Thursday, May 23, 2024
HomeA1 LAB ProjectsWomen Resisting ViolenceMexico: Domestic workers update

Mexico: Domestic workers update

Women Resisting Violence author Marilyn Thomson returns to Mexico and updates on domestic workers struggle


Women Resisting Violence Collective author Marilyn Thomson reports from Mexico on the struggle of domestic workers organisations, catching up with leaders she interviewed for the 2022 Women Resisting Violence book.

On a recent visit to Mexico, I followed up on some of the activities of the domestic workers organisations that were highlighted in my chapter of Women Resisting Violence, Care for those who care: Domestic workers fight back against violence.

An innovation by CASEH – the Centre for professional and leadership training, run by Marcelina Bautista, was to set up a helpline for domestic workers to report and talk about violence in their workplace. In August 2022 they launched the ‘Violentometro‘ which lists all the different forms of violence that affect workers and urges them to report these, providing different ways to do so. See

They are also currently developing a strategy to widely disseminate the use of their Dignas app, which was highlighted in the chapter, and are campaigning to encourage more domestic workers to sign up for the social security scheme. Social media is providing them with an important tool to reach workers, although not all have access to mobile phones, so it is also limited.

Screenshot from the Dignas mobile app. ACEH, Mexico Marilyn Thomson Women resisting violence
Screenshot from the Dignas mobile app. ACEH, Mexico.

I also met up with Ana Laura Aquino who was one of the contributors to my chapter and she was delighted to have a copy of the book. Although she understands some English, she said would love to have a translation (we are looking into this*). 

We talked about whether there had been changes to the working conditions of household workers since the government had reformed the Labour Code and introduced the pilot social security scheme. Ana Laura told me:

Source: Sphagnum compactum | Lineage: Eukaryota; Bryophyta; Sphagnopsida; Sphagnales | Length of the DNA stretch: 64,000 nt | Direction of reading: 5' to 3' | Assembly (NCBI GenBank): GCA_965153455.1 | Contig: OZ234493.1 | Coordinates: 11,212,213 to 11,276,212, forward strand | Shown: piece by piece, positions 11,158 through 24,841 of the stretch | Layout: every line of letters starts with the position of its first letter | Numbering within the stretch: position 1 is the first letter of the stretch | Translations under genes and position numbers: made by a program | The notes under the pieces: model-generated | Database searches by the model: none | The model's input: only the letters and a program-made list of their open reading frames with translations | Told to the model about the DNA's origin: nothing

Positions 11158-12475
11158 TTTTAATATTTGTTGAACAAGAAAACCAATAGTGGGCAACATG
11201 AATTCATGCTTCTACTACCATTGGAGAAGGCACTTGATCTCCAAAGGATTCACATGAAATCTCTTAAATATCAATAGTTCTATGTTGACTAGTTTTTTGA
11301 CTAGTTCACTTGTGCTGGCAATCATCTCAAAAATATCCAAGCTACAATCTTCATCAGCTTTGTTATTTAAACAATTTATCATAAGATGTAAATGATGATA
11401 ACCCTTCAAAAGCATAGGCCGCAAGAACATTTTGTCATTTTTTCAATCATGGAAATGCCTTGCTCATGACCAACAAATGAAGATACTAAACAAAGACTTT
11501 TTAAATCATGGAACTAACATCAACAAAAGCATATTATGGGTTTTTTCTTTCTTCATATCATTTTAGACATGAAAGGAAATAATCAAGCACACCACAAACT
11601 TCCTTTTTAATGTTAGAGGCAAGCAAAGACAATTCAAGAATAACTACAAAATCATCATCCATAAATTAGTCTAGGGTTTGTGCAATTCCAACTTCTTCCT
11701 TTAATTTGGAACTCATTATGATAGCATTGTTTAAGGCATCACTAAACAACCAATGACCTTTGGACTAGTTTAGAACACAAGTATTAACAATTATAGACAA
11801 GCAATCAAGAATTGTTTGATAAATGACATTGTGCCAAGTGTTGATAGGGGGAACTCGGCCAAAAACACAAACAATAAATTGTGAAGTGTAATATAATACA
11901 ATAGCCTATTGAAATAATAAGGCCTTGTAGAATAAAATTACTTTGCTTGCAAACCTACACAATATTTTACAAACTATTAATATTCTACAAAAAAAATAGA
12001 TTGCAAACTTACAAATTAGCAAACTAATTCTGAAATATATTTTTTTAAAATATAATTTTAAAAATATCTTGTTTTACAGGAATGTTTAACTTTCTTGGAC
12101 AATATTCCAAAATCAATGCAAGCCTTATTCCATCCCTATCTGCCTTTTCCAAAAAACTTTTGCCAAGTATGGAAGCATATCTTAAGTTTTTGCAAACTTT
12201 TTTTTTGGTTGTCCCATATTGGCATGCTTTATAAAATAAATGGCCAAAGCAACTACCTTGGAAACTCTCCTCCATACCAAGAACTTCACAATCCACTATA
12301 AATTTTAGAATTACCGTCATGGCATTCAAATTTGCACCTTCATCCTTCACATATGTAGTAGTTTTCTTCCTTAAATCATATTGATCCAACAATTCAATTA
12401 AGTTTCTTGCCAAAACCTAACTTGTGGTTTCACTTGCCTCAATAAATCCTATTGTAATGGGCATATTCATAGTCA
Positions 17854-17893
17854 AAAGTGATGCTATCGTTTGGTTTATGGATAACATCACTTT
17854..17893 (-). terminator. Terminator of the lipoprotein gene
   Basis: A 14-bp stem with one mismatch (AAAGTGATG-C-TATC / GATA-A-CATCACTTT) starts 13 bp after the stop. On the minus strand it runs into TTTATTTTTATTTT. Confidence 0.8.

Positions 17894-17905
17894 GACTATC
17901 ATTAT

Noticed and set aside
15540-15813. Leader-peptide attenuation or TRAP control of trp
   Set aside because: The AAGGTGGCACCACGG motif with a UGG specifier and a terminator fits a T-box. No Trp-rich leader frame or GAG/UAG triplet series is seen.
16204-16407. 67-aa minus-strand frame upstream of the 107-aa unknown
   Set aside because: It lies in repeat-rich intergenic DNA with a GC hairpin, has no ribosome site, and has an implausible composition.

This article is funded by readers like you

Only with regular support can we maintain our website, publish LAB books and support campaigns for social justice across Latin America. You can help by becoming a LAB Subscriber or a Friend of LAB. Or you can make a one-off donation. Click the link below to learn about the details.

Support LAB

Although we now have reforms to the Ley Federal de Trabajo, these have not solved all the issues we face as domestic workers. Exploitation continues and we still need protection because there are no official systems in place to help us. The trade union of domestic workers does not represent all workers and only protects those who are its members. Although we are now covered by labour laws not all workers know about these rights, and we don’t have the tools to claim them.

It isn’t easy to ask employers for labour rights. I am lucky because I have a good employer. I told her that I wanted the minimum wage, and she pays me that plus an annual bonus (Aguinaldo). She is a professor of philosophy, is interested in what I have to say, and asks about my organisation. Because I am living-in she hears me when I am talking to other activists. I was recently on a call with an alliance of women’s organisation in Central and South America exchanging information and she asked me what it was about. She doesn’t mind me having online meetings with colleagues in the evening but not all employers are like her. 

But in the past year I have been focussing on finishing my secondary education. I study during my time off from work and have my exams coming up in May and June. So recently I haven’t had as much time for my organisation. We got our certification as a co-operative but the members don’t know how to explain to others what it is about and to bring in new members. Being a leader can be tough because everyone looks to me for direction, and organising other workers takes up a lot of time. So, it has fallen off a bit recently while I study for my exams.

Ana Laura Aquino
Ana Laura Aquino with her copy of Women Resisting Violence.

Although many of the demands of domestic workers organisations are being heard and they are finding new ways to reach out to other workers, the need to continue raising awareness of their rights and to protect domestic workers continues.

*If you are a publisher or translator interested in translating Women Resisting Violence, please get in touch on

Main image: Cuida a quién te cuida campaign poster